How to Manage Oily Hair, According to the Experts
Have you ever taken a shower at night and let your hair air dry, only to wake up to greasy roots come morning? Or gone through the trouble of giving yourself a blowout, only for it to look matted and limp a few hours later? Unfortunately, these are common experiences if you have oily hair—and while all types and textures can experience oiliness, those with ultra-fine hair often deal with it the most. The reason? As your scalp produces sebum, or oil, it drenches the roots. And if your strands are fine, they succumb faster to the oil's weight. Thankfully, there are plenty of ways to manage this issue. Ahead, our hair experts share their best tips.
Hair Washing Cadence
If your hair is prone to oil, there's a good chance that you either have fine hair that reveals even the slightest sebum buildup or you have inadvertently stripped your scalp of moisture, forcing it to produce more oil in an effort to stay hydrated (this is more likely). Unfortunately, when most people notice that their hair is greasy, their first thought is to hop in the shower and give it a wash. But, according to celebrity hairstylist and NatureLab. Tokyo ambassador Laura Polko, over-washing isn't the answer: It can actually strip hair of that much-needed oil. On the converse, she says that under-washing and relying too heavily on style-extenders, like dry shampoo, can clog your cuticles and force your scalp to produce even more oil. It's tricky, but establishing the correct washing cadence—not too often, but not too far apart, either—is critical. "As a safe rule, every other day is best," Polko says, noting to give yourself at least two weekends to adjust to your new wash cycle, as you're bound to deal with some oiliness as you adapt.
When it comes to managing oily hair, at a certain point, your only option is to get in the shower for a restorative shampoo. However, if you know which products to use between lather-and-rinse sessions, you can banish oil for longer. Enter dry shampoo. "I love dry shampoo, but it's all about how you apply it," Polko notes. "Stay six to 10 inches from your head and work it in evenly with your fingertips." This is key, since spraying too closely is the culprit that leads to obvious white residue and dullness. Aside from dry shampoo, texture sprays—which also slightly matte your roots—and re-stylers are your best bet. The latter, for example, allows you to reshape your hair without having to fully shower, thanks to a water-like formula.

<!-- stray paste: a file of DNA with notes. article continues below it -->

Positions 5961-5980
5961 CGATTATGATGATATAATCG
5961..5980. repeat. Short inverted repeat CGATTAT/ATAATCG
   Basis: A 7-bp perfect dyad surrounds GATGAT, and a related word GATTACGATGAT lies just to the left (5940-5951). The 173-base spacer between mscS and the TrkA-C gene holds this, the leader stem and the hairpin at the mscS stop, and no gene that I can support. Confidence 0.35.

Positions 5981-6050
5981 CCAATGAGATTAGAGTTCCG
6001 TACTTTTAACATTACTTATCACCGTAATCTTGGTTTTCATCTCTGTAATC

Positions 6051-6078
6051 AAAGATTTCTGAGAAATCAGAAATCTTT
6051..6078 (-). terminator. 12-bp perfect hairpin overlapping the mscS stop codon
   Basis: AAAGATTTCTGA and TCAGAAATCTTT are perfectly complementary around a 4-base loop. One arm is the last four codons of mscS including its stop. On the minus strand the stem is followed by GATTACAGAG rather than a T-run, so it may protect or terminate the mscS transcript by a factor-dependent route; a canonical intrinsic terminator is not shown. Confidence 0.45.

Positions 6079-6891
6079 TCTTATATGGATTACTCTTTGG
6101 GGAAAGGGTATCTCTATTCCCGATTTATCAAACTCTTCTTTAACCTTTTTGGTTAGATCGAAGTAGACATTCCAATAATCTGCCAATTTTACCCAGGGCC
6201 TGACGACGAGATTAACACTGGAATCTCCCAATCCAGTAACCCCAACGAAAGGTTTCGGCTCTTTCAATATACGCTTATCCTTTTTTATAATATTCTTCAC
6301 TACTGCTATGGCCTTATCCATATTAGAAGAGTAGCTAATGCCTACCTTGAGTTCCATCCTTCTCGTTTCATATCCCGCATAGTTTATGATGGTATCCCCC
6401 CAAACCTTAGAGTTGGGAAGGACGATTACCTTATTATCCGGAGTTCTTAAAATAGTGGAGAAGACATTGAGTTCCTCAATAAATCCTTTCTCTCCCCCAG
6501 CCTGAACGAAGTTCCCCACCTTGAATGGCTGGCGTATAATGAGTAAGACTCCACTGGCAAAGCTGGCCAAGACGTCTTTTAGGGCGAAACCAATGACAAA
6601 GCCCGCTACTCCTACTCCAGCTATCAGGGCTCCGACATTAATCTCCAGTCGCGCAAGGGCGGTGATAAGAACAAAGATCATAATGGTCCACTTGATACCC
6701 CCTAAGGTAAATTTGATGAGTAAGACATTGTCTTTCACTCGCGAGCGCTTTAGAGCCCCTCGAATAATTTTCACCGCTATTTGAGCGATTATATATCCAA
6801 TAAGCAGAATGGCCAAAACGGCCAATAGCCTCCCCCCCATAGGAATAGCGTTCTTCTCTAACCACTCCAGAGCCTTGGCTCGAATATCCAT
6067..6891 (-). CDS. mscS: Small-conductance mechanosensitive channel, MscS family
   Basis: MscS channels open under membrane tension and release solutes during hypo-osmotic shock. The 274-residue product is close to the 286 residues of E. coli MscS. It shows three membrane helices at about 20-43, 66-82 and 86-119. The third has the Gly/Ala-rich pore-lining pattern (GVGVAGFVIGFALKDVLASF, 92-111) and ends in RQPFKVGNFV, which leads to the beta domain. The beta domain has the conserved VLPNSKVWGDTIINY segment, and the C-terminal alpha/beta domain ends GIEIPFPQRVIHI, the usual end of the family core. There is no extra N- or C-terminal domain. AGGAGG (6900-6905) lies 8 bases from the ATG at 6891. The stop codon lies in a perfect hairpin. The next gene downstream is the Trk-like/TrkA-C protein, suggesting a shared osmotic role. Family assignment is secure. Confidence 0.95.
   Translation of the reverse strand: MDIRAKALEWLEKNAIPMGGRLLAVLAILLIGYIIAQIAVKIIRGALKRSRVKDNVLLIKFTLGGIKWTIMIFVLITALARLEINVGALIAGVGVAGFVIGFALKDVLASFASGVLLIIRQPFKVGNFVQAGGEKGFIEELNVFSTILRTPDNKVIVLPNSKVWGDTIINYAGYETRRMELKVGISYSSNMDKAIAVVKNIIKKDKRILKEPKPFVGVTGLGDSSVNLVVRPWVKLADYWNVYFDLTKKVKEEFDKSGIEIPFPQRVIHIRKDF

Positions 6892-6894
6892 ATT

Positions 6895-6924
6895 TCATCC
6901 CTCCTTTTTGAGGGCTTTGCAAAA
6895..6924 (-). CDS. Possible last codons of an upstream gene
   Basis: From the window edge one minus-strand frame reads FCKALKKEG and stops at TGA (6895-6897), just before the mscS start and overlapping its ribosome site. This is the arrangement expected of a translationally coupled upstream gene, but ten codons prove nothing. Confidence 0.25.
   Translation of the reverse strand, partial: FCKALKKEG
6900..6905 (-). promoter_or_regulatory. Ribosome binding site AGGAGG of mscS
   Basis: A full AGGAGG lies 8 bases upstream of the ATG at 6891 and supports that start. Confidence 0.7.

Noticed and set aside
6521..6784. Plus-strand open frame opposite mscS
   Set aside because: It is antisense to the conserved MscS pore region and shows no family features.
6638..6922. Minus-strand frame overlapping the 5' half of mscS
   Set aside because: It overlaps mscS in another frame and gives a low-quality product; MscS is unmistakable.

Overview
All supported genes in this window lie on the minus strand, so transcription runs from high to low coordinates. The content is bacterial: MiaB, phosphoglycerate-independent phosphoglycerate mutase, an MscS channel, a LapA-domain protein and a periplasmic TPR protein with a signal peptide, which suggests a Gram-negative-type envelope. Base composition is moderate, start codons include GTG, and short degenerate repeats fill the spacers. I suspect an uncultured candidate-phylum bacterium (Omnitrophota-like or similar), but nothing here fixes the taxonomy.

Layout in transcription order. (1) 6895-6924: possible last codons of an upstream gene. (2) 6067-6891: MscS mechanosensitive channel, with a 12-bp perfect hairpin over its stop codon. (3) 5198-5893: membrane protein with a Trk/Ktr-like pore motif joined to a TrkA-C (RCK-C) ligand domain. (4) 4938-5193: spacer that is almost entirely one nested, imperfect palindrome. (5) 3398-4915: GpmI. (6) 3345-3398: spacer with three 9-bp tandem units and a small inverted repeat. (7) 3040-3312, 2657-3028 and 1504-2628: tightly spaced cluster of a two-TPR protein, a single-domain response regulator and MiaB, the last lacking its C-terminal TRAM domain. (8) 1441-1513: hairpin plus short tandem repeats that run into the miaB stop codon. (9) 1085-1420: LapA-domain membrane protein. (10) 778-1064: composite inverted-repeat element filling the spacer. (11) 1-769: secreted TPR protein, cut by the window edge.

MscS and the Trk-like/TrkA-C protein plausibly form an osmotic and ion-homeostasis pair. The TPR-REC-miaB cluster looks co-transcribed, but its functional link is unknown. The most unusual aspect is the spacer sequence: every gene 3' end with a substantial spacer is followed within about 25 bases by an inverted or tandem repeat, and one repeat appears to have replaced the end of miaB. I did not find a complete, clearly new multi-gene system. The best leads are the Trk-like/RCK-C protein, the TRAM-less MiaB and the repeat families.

If you have oil-prone hair it's important to keep your hands away from your scalp at all costs (touching your roots only intensifies the problem) and, more importantly, understand how to best style it. If you prefer to wear your hair down, Polko says that you're less likely to see oily roots if you opt for a proper blowout. "This allows you to skip styling on day two, so you can avoid adding oil-absorbing products, which, over time, can make hair look incredibly dull and dry," she says. She recommends using a product to encourage bounce. "Avoid applying it at the roots—focus on the shafts to ends," she adds, noting that doing so will keep your roots from getting oily as quickly.
If you prefer styles that conceal oily hair—especially if you're in the process of adjusting to a new wash cycle—professional hairstylist and VaultBeauty member Elizabeth Hickman suggests braids. "Braids are a great way to hide oily roots," she says. "Adding a poof at the front of your hair by spraying a little dry shampoo will hide the grease, as well." And, if you want to disguise the crown of your head, instead? Weaving a scarf into your braid or using it as a headband can work wonders, Hickman adds.